Saturday, March 06, 2004

Where A Kid Can Be A Kid 

While this may not be the most pressing political issue in the United States today, it is entirely indicicative, in my mind, of the direction the country is going. Two senators are trying to block slimy companies from direct marketing to kids.

"Sens. Ron Wyden (D-Oregon) and Ted Stevens (R-Alaska) introduced the Children's Listbroker Privacy Act to limit the sale of personally identifiable information for purposes of marketing to children, as part of a larger package of legislation intended to help parents combat commercial attacks on their children.

"...The legislation would make it illegal for companies like Marketing Group and American Student List to sell, buy, or lease personal information about anyone known to be 16 or under without the parent's consent. It would also prohibit list purchasers from using any data obtained without parental permission."

Why aren't these innocent children buying your products yet?!

Ungh. Can there be a lower, more insiduous case of corporate greed than this? These companies are despicable, as you can see by their glossed over banner above. I have enough of a problem with direct marketing to adults, but children-- isn't there enough for these kids to cope with (beisdes the obvious environmental, economic, racial, international and political issues)? Coke machines in schools, toys that are cartoons that are cereals, cell phones, and an incessant, almost violent barrage of advertising that would leave any average child feeling empty if s/he doesn't have that video game, those sneakers. There is a small line between advertising, entertainment and news, and this, this is the era in which the next couple generations' psyches and understanding of the world are being shaped; where there is purposefully no difference between reality and fiction, and your happiness is pegged on material and logo; where fast food and Coca-Cola is the staple. This advertising is predatory.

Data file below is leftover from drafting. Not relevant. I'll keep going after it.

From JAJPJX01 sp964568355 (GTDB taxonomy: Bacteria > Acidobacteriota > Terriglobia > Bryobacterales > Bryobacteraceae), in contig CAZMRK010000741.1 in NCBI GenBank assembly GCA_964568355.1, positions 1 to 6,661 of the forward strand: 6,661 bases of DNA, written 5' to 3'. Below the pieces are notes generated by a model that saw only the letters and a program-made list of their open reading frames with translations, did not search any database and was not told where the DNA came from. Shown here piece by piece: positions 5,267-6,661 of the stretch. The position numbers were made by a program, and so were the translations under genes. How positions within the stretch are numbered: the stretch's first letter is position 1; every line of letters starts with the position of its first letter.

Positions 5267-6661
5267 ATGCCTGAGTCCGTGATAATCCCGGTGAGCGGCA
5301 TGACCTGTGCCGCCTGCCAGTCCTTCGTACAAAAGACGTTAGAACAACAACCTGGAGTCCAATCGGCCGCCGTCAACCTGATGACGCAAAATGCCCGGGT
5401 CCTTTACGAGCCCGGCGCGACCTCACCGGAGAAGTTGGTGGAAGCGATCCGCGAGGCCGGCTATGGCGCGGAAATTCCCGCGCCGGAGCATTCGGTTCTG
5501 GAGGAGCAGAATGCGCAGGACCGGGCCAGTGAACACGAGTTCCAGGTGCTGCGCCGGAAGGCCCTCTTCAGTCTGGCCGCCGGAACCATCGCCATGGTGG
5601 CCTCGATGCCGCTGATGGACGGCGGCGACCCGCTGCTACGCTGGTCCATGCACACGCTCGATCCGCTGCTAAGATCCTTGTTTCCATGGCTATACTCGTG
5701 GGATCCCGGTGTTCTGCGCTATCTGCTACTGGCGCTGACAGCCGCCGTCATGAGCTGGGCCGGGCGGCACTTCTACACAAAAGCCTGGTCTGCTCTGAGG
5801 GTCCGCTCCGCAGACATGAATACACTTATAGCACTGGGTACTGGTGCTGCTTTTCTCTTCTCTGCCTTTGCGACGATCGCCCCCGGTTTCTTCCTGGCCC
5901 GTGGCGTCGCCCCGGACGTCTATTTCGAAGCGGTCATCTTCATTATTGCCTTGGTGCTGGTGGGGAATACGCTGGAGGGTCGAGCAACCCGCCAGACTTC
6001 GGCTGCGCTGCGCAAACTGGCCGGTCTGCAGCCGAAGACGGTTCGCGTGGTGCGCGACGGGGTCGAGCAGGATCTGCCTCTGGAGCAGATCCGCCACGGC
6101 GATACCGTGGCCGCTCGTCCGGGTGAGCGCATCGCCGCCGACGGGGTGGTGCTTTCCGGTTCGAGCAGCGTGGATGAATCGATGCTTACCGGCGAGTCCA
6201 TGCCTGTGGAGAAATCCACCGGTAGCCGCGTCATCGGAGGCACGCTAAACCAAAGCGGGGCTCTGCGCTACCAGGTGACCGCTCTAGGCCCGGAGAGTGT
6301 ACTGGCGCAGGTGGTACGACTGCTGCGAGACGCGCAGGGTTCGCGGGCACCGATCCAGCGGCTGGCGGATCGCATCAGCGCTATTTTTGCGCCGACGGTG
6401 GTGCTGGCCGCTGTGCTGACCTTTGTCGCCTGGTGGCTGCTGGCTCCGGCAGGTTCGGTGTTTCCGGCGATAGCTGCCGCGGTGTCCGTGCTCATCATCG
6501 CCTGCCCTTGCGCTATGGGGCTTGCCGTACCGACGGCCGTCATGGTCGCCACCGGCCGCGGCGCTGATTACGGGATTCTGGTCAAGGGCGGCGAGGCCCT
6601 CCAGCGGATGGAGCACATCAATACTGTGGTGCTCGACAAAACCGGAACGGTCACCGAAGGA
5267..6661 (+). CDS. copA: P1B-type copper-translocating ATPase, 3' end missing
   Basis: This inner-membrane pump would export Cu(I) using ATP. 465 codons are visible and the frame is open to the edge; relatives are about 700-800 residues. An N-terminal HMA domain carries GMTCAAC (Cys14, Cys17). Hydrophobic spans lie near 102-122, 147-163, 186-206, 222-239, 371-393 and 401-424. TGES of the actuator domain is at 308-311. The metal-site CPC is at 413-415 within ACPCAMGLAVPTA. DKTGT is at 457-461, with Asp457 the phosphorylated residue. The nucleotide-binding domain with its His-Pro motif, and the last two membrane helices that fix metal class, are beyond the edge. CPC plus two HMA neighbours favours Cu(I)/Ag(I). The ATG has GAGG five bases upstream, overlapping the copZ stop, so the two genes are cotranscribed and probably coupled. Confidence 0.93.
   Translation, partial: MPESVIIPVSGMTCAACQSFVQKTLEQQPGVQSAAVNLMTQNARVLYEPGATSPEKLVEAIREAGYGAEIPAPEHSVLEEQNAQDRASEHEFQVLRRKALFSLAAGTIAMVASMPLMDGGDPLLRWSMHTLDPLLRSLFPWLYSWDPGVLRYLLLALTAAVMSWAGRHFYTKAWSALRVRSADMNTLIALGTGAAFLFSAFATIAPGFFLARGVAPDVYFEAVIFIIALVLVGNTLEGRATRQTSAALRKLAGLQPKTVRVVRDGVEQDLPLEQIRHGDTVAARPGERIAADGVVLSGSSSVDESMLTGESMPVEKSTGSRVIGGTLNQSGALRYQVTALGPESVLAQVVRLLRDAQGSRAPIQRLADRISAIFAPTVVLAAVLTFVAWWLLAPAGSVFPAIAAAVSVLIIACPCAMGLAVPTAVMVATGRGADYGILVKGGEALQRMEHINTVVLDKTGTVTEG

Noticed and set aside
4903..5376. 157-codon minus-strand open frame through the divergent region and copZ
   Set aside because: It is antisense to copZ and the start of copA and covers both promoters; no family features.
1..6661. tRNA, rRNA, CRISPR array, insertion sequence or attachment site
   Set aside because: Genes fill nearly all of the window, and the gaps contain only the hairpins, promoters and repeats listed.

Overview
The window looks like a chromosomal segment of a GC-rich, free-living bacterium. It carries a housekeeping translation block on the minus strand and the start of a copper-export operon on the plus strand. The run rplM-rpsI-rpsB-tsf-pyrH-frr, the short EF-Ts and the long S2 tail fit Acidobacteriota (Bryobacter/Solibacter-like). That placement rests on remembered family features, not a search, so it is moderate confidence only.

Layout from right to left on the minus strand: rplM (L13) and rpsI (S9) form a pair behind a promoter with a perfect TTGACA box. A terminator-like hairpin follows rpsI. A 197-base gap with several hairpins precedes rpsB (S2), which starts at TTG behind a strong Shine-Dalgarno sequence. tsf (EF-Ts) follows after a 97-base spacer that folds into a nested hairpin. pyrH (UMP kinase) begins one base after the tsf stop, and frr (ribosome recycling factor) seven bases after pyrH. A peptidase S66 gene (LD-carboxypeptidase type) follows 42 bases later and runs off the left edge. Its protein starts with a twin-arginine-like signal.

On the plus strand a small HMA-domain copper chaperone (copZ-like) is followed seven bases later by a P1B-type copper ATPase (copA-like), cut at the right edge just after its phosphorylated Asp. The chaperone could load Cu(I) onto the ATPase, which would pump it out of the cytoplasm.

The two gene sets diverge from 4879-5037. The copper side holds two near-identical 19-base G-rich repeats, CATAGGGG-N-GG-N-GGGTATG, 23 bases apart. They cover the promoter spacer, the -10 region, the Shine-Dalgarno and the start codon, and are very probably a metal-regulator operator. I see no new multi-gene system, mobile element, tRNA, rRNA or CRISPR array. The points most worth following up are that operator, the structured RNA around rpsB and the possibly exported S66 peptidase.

It reminds me of the first time I felt assaulted by advertisers, during ads for that timeless classic, Mac&Me. Remember this one? In which a young boy's best friend is an androgynous alien named Mac -- as if Mc Donald's, a mysterious and other-worldly companion, can bring you happiness and success.

(And all the kids run around in McKids clothes.)

We are becoming a complete and monolithic corporate Sparta state, in which you are defined as a citizen by your ability to consume and your level dependence on microwaveable everythings.

In the end, as with anything, it's up to the individual to take a little responsibility-- something we could all use. But these kids are starting ten steps behind.

(I originally found this article on disinfo.com)



Some great links on the Haiti mystery and other analysis on damfacrats today.